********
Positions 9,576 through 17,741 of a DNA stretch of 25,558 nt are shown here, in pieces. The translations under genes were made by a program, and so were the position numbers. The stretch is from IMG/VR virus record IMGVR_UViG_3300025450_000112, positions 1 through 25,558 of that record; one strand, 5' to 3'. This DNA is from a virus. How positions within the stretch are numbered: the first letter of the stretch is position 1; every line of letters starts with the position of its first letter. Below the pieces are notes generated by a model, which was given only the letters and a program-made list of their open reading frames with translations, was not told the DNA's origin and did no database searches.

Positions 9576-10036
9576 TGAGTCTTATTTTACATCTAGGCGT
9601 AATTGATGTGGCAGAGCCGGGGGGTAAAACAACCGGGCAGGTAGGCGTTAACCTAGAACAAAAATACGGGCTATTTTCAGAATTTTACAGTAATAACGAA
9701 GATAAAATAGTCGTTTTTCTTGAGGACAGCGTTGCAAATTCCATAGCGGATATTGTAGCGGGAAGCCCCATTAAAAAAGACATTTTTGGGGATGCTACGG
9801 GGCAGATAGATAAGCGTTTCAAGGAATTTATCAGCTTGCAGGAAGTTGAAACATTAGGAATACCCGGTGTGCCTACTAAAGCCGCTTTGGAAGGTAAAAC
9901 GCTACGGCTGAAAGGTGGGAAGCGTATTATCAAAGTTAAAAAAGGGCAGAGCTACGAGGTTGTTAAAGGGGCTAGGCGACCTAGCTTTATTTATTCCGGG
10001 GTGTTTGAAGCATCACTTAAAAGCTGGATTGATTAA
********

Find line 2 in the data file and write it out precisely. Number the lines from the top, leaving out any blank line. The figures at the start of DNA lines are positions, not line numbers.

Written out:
Positions 9576-10036